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Why the new Israeli coalition seems like something out of an ‘Avengers’ movie

“Unusual,” “unprecedented” and “unlikely” are the commonly used adjectives to describe the uncommon coalition preparing to govern Israel. And their usage is perfectly understandable: If the current coalition survives the internal and external pressures it faces and takes office on June 14, it will truly be all of those un-words. Not only does the coalition encompass parties on the secular hard left and religious hard right, but also depends upon the support of an Israeli Arab party that, would you believe it, happens to be Islamist.

Yes, it seems too marvelous to believe. But as any teenage scholar of the Marvel Cinematic Universe — including the one living under my roof — could tell you, there are reasons to believe in this instance of the marvelous.

It happens that the story arc of the Avengers offers not just striking parallels to the current coalition in Israel, but also some possible lessons for the real-life coalition members.

Of course, some of the parallels are superficial. There are, for example, similarities in the ideological fault lines running through both the Marvel and Israeli groupings. The politics of the leaders of the Avengers, Captain America (Chris Evans) and Iron Man (Robert Downey Jr.), roughly map onto the leaders of the Israeli coalition, Naftali Bennett and Yair Lapid. Those who have watched “Avengers: Civil War” know that Cap leans libertarian and Iron Man leans liberal.

Similarly, those who have listened to Bennett and Lapid know the former — like other Silicon Valley whizzes — prefers less government while Lapid — the son of Tommy Lapid, founder of the leftist Shinui — plumps for more government.

The personalities and politics of yet other members simply compound the Rube Goldberg-like nature of both coalitions. The founder and leader of the annexationist Yisrael Beiteinu party, Avigdor Lieberman, resembles Mark Ruffalo’s Hulk for his knack of breaking things. Not so much large objects like planes and trains, though, as much as large objectives like a negotiated peace with the Palestinians. Both tend to bulk up and bash away at obstacles in their path. But only one turns green.

As the lone woman in the coalition, Labor’s Merav Michaeli, resembles Natasha Romanoff (Scarlett Johansson), formerly known as the Black Widow. Though always dressed in black, Michaeli has more than color preferences in common with Romanoff. An ardent feminist, Michaeli refuses to use Hebrew’s gender distinctions, explaining that it’s “not so much about the outcome — it’s more about you should always do, and never accept what others are dictating.” Or, as Romanoff declares: “At some point, we all have to choose between what the world wants you to be and who you are.”

But there are deeper parallels. The Israeli coalition has been described by just about everyone as an “anti-Netanyahu” formation. Its raison d’être is to pry Bibi’s hand from its hold on power. By the same token, we can label the Avengers — joined by T’Challa and the Wakandans, Guardians of the Galaxy, Thor, Valkyrie, Nick Fury, Doctor Strange and, of course, Korg — as the anti-Thanos coalition. Its raison d’être is to lop off the hand of Thanos — specifically, his left hand that, sheathed in the Infinity Gauntlet, wreaks universal destruction. (Any parallels between Netanyahu and Thanos are purely coincidental.)

Apart from this one negative goal, neither coalition had cause to coalesce. Each of them was driven together by their opposition to an existential threat looming over their world. Yet what holds true for individuals also holds true for coalitions. “It’s not enough to be against something,” Iron Man tells Cap. “You have to be for something better.” Once the Avengers do join forces, they find common causes beyond the defeat of Thanos (Josh Brolin). Perhaps because they learn how to travel through time — better not to ask — they understand they are defending not just the present world, but also a future world. As the brilliant scientist Hank Pym (Michael Douglas) tells Ant Man (Paul Rudd), “It’s not about saving our world. It’s about saving theirs”—namely, the generations to come.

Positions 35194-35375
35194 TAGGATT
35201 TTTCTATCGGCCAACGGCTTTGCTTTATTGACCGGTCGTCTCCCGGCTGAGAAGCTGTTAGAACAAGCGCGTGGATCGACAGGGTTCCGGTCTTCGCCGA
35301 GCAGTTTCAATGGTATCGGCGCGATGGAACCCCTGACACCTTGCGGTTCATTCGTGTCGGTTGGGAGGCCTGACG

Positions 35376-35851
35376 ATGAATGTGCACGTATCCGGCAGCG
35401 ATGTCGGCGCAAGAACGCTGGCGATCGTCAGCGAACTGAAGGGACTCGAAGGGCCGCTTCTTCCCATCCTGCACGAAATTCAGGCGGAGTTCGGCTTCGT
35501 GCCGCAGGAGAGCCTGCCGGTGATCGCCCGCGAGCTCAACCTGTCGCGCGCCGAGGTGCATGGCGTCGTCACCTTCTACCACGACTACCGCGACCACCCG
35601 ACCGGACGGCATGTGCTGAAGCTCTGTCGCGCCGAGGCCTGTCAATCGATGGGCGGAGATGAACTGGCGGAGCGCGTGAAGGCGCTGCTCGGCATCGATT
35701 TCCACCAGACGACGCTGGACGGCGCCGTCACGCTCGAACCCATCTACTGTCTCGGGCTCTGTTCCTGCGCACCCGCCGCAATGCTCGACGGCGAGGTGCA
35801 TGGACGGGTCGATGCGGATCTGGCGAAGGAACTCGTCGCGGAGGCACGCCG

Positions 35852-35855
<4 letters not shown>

Clearly, the end of Thanos is not the end of the story. Once he is gone, other crises begin to crackle and pop. Take the environment. While Thanos was a sociopath, he was a sociopath with a cause. He decided to wipe out half of the universe’s living creatures because of the threat posed by growing populations, growing pollution and growing scarcity of resources. While few Avengers fans think this solution a good one, most also think the problem poses no less an existential threat than did the lunatic who “solved” it by snapping his fingers.

The real solution is instead found in collective action based on the common good. But the good resides not just in the end we seek, but that we seek it as a coalition. In other words, we learn that acting collectively is as much a desirable end as it is a necessary means. This is especially true when those who form this coalition hail from different planets and represent different life forms, ranging from talking trees and walking rock piles to blue-skinned humanoids and thin-skinned raccoons.

The current coalition in the state of Israel is far less fantastical than the one in the state of Marvel. This might or might not be cause for optimism. Yet, while one does not know how this story will end, many of us do know what T’Challa (Chadwick Boseman) knew: “In times of crisis, the wise build bridges, while the foolish build barriers. We must find a way to look after one another, as if we were one single tribe.”

Robert Zaretsky teaches at the University of Houston. His latest book is “The Subversive Simone Weil: A Life in Five Ideas.” He is a contributing culture columnist at the Forward.

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